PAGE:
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 2014-01-02, 11:15 #1 firejuggler     Apr 2010 Over the rainbow 2,351 Posts question about a chain of primes suppose that k*2^x+1, k*2^(2x+1)+1,k*2^(4x+3)+1.... are prime. How long can this chain can be, and are they rare? 24051981*2^24 + 1 is prime 24051981*2^49 + 1 is prime 24051981*2^99 + 1 is prime 24051981*2^199 + 1 isn't prime so that make that one 3 term long.
2014-01-02, 12:44   #2
R.D. Silverman

Nov 2003

737310 Posts

Quote:
 Originally Posted by firejuggler suppose that k*2^x+1, k*2^(2x+1)+1,k*2^(4x+3)+1.... are prime. How long can this chain can be, and are they rare? 24051981*2^24 + 1 is prime 24051981*2^49 + 1 is prime 24051981*2^99 + 1 is prime 24051981*2^199 + 1 isn't prime so that make that one 3 term long.
What does this have to do with factoring?

You are in the wrong forum.

Problems in Number Theory

Last fiddled with by R.D. Silverman on 2014-01-02 at 12:51 Reason: Added comment

2014-01-02, 16:23   #3
Batalov

"Serge"
Mar 2008
Phi(3,3^1118781+1)/3

23·1,123 Posts

Quote:
 Originally Posted by firejuggler suppose that k*2^x+1, k*2^(2x+1)+1,k*2^(4x+3)+1.... are prime. How long can this chain can be, and are they rare? 24051981*2^24 + 1 is prime 24051981*2^49 + 1 is prime 24051981*2^99 + 1 is prime 24051981*2^199 + 1 isn't prime so that make that one 3 term long.
http://en.wikipedia.org/wiki/Cunningham_chain

 2014-01-02, 16:52 #4 LaurV Romulan Interpreter     Jun 2011 Thailand 2·33·5·31 Posts It seems that the "construction" discussed is not a Cunningham chain, as those numbers do not "nearly doubles" every step. From few pari tests, there are plenty of chains in cause for length 6, they are easy to find for small numbers. Couldn't find one for length 7 after about 20 minutes of searching. It may be a modular trick there to show that none exists, or I did not searched enough.:smile: Length seven starts with k=969095 and n=1. It seems they can have arbitrary length. Last fiddled with by LaurV on 2014-01-02 at 16:59
2014-01-02, 17:12   #5
R.D. Silverman

Nov 2003

73×101 Posts

Quote:
 Originally Posted by LaurV It seems that the "construction" discussed is not a Cunningham chain, as those numbers do not "nearly doubles" every step. From few pari tests, there are plenty of chains in cause for length 6, they are easy to find for small numbers. Couldn't find one for length 7 after about 20 minutes of searching. It may be a modular trick there to show that none exists, or I did not searched enough.:smile: Length seven starts with k=969095 and n=1. It seems they can have arbitrary length.
People should engage their brains BEFORE they start computing.

It is trivial to see that such chains of arbitrary but finite length exist if a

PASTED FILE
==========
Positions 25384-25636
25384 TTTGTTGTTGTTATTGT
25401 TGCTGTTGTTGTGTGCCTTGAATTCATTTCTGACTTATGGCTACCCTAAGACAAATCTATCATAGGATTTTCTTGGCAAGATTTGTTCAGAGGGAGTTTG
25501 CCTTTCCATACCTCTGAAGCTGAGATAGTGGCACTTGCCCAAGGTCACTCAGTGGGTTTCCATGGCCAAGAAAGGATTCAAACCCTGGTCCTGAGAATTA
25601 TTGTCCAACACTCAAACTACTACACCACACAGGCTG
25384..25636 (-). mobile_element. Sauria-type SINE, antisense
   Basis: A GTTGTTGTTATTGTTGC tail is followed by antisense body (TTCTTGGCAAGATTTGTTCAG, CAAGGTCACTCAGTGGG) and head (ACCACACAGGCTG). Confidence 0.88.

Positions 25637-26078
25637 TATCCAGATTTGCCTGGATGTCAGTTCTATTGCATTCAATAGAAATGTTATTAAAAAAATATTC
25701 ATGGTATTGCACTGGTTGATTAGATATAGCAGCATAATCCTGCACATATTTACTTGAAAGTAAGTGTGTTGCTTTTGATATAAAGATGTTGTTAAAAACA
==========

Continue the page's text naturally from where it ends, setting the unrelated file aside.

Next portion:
certain very very well known and very much believed conjecture
is true.

2014-01-02, 17:50   #6
Batalov

"Serge"
Mar 2008
Phi(3,3^1118781+1)/3

23·1,123 Posts

Quote:
 Originally Posted by LaurV It seems that the "construction" discussed is not a Cunningham chain, as those numbers do not "nearly doubles" every step.
True, these are not Cunningham chains, but the same argument as with Cunningham chains applies: they are all finite. (The exponents are a Cunningham chain.)

Anyway, length-8 chain appears at p=209556883, and length-9 chain appears at p=1991589679

Last fiddled with by Batalov on 2014-01-02 at 18:15

2014-01-02, 18:23   #7
R.D. Silverman

Nov 2003

73×101 Posts

Quote:
 Originally Posted by LaurV It seems that the "construction" discussed is not a Cunningham chain, as those numbers do not "nearly doubles" every step.
When are you going to stop prattling?

Most of the time when you try to discuss mathematics you say something
stupid.

These numbers certainly do "nearly double" every step. Or did you fail to take (or pass) first year secondary school algebra?

And this sequence most definitely IS a Cunningham chain. (of the second
kind)

2014-01-02, 18:54   #8
CRGreathouse

Aug 2006

2×32×52×13 Posts

Quote:
 Originally Posted by R.D. Silverman It is trivial to see that such chains of arbitrary but finite length exist if a certain very very well known and very much believed conjecture is true.
You refer, I suppose, to Dickson's conjecture?

2014-01-02, 19:11   #9
R.D. Silverman

Nov 2003

73·101 Posts

Quote:
 Originally Posted by CRGreathouse You refer, I suppose, to Dickson's conjecture?
Also, the k-tuples conjecture. And Schinzel's conjecture. And the Bateman-Horn conjecture.

 2014-01-03, 00:21 #10 Batalov     "Serge" Mar 2008 Phi(3,3^1118781+1)/3 23×1,123 Posts Length-10 fire-chain starts with 16115712390779. 8057856195389*2^(2^k-1)+1, 1<=k<=10. Code: 16115712390779 64462849563113 1031405593009793 264039831810506753 17304114417533370499073 74320605509547915282165438349313 1370973189237758456882189649193509622387878702088193 466518001818972126590484055297138550142720146550254423311785848574622370435037312216727553 54019094097436859658969629732306068413914220877860574426388607800345512773832031510172556937535694515382891590803380241493774418701828974532859206254646507553970716673 724277638207929266930253555137584980350438559225752130475243057017776657731820280872850742890001087060442445989121458534781350925486567003466887539158918517589176487344301914058802900339316416322436412544887150584702148836067366128236669774778238376700909967366375371470590291086953424789414347049137985049179149421248513
 2014-01-03, 00:55 #11 firejuggler     Apr 2010 Over the rainbow 2,351 Posts Thank you Batalov and Laurv for those example. Now , an important question : Can any of those number Fermat factors? Last fiddled with by firejuggler on 2014-01-03 at 01:06

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